Opinion

SCO has only turned the tables on itself

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Should you be worried by the dire threats SCO has made against firms using Linux?

SCO has decided to "turn the tables" on IBM and the Linux community by asserting that IBM has deliberately set out to destroy it and that Linux contains significant portions of code that belong to SCO. I doubt that SCO will achieve the results that it is looking for and believe that IBM and Linux are very unlikely to suffer significant damage as a consequence of SCO's actions.

The most likely downsides for SCO are a long and bitter legal dispute, a huge loss of confidence and loyalty in its customer base and, ultimately, failure. Realistically, the most likely "upside" for SCO is that it will reach a settlement with, or be acquired by, IBM for a sum that is a fraction of the $1bn claimed in the lawsuit.

SCO's action has all the hallmarks of desperation, rather than being a well thought out commercial move. While the merits of SCO's case are as yet unclear, it is unlikely that the case will ever see a final judgement in a court of law. SCO's action represents an enormous gamble, which has a limited upside and a disastrous downside.

The best that SCO can hope for is an out-of-court settlement or acquisition. The financial scale of these resolutions cannot be predicted but it is worth considering that SCO has a market capitalisation that is roughly 5% of the $1bn claim that it has made against IBM.

Threatening to sue 1,500 companies in one fell swoop is generally ill-advised. While most will accept that the deliberate copying of proprietary software is wrong, it is generally agreed that going after people with a gang of lawyers is among the last tactics you should consider. Threatening to take action against 1,500 large end-user firms for unintentionally using proprietary software will have inevitable consequences. It doesn't take a masters degree in brand management to predict the likely impact on customer loyalty that this type of behaviour is likely to produce.

Claiming that support for open source is "anti-competitive" is a losing argument. Part of SCO's claim is that IBM, in supporting Linux, has behaved in an "anti-competitive" manner. This is a tough case to make for any supplier, but even tougher since SCO was acquired by Caldera, which, when floated, said, "Our goal is to become the leading provider of Linux for e-business."

SCO's allegation will have no material impact on Linux adoption or use. Some commentators will seek to raise the level of FUD (fear, uncertainty and doubt) by attempting to create the impression that you are in immediate danger of legal action. This is nonsense. You are not in immediate danger, and you can rest assured that IBM's lawyers will be doing plenty of groundwork for you.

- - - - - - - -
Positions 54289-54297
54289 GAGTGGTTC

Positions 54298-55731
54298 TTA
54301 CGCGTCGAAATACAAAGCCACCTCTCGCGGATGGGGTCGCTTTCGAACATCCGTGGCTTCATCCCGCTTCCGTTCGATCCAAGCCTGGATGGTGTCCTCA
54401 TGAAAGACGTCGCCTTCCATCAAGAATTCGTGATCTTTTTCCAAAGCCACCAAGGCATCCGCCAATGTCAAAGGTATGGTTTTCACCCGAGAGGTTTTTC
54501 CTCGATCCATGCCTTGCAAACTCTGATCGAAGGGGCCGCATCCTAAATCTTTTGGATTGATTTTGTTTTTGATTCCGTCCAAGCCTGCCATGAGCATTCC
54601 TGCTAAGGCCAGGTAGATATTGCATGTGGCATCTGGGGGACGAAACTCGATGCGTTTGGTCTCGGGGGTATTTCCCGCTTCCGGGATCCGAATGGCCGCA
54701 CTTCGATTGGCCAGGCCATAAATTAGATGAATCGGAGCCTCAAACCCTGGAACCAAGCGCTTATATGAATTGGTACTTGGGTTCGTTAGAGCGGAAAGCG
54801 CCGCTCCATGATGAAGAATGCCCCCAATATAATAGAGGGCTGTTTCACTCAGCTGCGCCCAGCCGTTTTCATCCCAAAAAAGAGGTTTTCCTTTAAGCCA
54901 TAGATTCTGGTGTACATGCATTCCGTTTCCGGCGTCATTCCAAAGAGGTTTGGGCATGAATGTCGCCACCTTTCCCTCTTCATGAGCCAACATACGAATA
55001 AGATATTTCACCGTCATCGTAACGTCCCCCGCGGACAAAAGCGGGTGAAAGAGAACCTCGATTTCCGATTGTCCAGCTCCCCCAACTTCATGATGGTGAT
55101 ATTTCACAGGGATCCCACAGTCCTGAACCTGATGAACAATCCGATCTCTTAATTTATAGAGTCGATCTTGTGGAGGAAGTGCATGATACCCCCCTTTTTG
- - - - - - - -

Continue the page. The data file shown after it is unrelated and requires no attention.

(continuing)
Even if SCO's legal arguments do have merit - and it will be months or years before that question is answered - if there is offending code within the Linux kernel, it will be fixed very quickly. Indeed, the Linux community is already calling on SCO to identify the code that it claims to own so that it can get to work on replacing it. If you are currently using Linux, continue to do so. If you are evaluating Linux, continue to do so.

The conclusion that SCO's customers are entitled to draw is that SCO is not a safe partner. SCO is engaged in practices that conflict directly with the interests of its users. These practices will have a detrimental effect on the ability of SCO to acquire new customers and consequently the long-term viability of the company itself. If you currently use SCO Linux, plan to migrate away from it.

SCO's strategy with respect to the lawsuit is better described as a bundle of tactics. By initially asserting that it had no intention of pursuing Linux, then changing its mind, SCO has done little to convince me that it is operating to a plan.

Gary Barnett is IT research director at analyst firm Ovum

SCO's warning

The SCO Group has abandoned its Linux business and warned commercial Linux users they may be financially liable for intellectual property violations which, it alleges, exist in the Linux source code. Darl McBride, SCO's chief executive, said the company was determined to defend its Unix intellectual property which, it claimed, has been incorporated into Linux. For Linux suppliers, "the decision to continue to ship would be at their own peril," McBride said. SCO is "putting everyone on notice that this is tainted and that users are, potentially, carrying the risk".

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This was first published in May 2003

 

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